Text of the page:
Wake Up and Cup the Coffee
Wednesday, January 10, 2007
As soon as water hits the grounds in the little glasses set before us, the chocolate-brown liquid starts to churn and bubble. "What you're looking at is carbon dioxide released from the beans as the coffee blooms," explains our host, Murky Coffee's Nicholas Cho. "The fresher the beans, the bigger the bloom."
Once the bubbles subside, Cho coaches us on: "Now, break the crust and really get your nose into it." He takes a soup spoon and pushes the floating mound of grounds toward the rim. Into the glass goes his nose. We follow his lead, inhaling deeply while stirring.
This is what's known in specialty-coffee circles as a cupping, a formalized way to evaluate bean characteristics.
Coffee importers cup to appraise varietal beans from a particular farm. Roasters constantly cup to gauge the freshness of what they have in stock. With specialty shops such as Murky emphasizing the unique qualities of single-origin beans over the homogeneity of blends, and with shade-grown, organic and fair trade beans coming from some 70 countries, there's always a reason to cup.
Murky, which has hosted free public cuppings every week for the past 18 months, is one of fewer than a dozen coffee shops nationwide that does it, says Cho. Four to six people usually attend. As coffee interest has grown -- consumption in the United States increased in 2006 for the second straight year, with 25- to 39-year-olds responsible for much of the growth -- "it's a way of educating people's palates," Cho says. "The same way a wine shop does with a wine tasting."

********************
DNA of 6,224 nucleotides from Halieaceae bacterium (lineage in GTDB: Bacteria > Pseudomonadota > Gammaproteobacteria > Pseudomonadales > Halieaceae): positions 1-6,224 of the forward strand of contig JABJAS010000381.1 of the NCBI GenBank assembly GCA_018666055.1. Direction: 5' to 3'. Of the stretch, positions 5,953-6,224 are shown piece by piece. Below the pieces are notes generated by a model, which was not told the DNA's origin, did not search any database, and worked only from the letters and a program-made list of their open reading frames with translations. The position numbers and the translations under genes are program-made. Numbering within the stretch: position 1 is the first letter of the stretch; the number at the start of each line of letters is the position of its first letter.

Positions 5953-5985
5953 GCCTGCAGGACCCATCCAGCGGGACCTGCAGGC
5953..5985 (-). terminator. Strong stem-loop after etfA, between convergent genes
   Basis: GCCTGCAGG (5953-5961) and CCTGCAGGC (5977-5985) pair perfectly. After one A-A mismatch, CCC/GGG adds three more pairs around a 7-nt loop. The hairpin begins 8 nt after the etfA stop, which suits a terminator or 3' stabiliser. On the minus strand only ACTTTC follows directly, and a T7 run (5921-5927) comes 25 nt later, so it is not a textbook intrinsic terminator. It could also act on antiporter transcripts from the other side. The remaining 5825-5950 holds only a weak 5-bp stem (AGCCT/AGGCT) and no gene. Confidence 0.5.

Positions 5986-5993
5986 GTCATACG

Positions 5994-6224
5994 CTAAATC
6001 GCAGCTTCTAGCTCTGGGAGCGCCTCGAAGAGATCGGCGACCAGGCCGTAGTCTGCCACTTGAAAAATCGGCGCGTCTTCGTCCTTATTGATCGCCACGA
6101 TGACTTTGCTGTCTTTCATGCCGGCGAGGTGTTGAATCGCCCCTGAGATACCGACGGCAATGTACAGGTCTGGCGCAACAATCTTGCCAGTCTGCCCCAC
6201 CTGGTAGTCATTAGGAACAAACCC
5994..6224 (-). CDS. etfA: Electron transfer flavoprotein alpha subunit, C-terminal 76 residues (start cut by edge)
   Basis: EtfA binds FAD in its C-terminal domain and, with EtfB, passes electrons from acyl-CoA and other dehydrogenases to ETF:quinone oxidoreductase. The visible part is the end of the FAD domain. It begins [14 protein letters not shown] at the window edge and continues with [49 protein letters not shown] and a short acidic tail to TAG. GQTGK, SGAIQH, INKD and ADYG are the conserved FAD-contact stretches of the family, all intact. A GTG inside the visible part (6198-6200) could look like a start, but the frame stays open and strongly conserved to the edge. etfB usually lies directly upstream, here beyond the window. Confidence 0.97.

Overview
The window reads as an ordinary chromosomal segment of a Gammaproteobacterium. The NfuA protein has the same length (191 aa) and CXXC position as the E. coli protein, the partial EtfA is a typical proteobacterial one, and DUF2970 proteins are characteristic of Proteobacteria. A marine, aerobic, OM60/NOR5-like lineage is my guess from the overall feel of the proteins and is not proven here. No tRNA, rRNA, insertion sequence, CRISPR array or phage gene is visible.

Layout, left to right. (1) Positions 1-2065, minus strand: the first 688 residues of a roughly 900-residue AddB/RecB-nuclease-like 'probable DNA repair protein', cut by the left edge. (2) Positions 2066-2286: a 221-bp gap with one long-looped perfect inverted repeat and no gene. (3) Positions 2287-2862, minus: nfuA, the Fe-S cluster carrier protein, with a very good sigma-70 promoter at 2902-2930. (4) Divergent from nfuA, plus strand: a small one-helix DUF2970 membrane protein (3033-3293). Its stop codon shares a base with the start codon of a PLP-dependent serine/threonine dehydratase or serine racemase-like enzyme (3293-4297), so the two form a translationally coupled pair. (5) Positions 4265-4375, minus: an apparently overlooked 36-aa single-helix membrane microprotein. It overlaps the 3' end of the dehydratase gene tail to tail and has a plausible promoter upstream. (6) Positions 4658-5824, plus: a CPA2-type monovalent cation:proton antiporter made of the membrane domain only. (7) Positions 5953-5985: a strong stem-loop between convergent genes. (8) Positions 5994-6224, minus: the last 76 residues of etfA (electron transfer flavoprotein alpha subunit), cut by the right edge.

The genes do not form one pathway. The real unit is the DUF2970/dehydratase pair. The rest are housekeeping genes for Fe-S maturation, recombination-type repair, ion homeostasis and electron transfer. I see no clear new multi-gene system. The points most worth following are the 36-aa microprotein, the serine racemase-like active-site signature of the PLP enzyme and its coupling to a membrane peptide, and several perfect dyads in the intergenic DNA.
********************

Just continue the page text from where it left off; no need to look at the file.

For this cupping, in the back room of Murky's busy Clarendon location, our group of four starts with little idea of what the process entails. Our hosts are Cho, 33, Murky's president and head barista; and Aaron Ultimo, 28, Murky's director of coffee quality. Besides two Food section reporters, guest tasters are Ruth Poupon, co-owner of Patisserie Poupon in Georgetown and Baltimore; and Todd Thrasher, general manager and sommelier of Restaurant Eve in Alexandria.
All we know at the outset is that we will cup seven brands of coffee beans from Central and South America, some roasted locally and all easily available, including one inexpensive mass-market ringer. We brace for quite the caffeine buzz.
"It's just such a whole other world, a cult thing," says Poupon. "This coffee craze is what the 30-something crowd is really into, and I'm just amazed they know so much about it."
At a waist-high butcher block table that nearly fills the room, general manager Katie Carguilo intently weighs 11 grams of coffee beans into four glasses and then four more, repeating the procedure a total of seven times.
We each take a few minutes to compare the samples, which range in color from medium brown to jet black. Some are slick and oily, others dry and dusty. One smells grassy, while another is as odorous as a Starbucks at morning rush hour. It's clear from the get-go that No. 3, with its lifeless appearance and acrid smell of ammonia and cherry pipe tobacco, is in over its head.
Ultimo grinds the samples in each glass in a conical-burr grinder. Unlike the 20-year-old metal-blade machine that I have at home, this one produces a consistent grind and does not heat the beans as it whirls, the better to preserve their flavor. In short order, the glasses are filled with bottled water heated to between 195 and 205 degrees.
After the liquid bubbles and we break the crusts, stir and smell, what's immediately apparent is that the lighter beans have just as much aroma as the oily black ones, which Cho says have been over-roasted. "That oil should be inside the bean," he says. Several of the samples smell of wood or earth, and one is particularly nutty.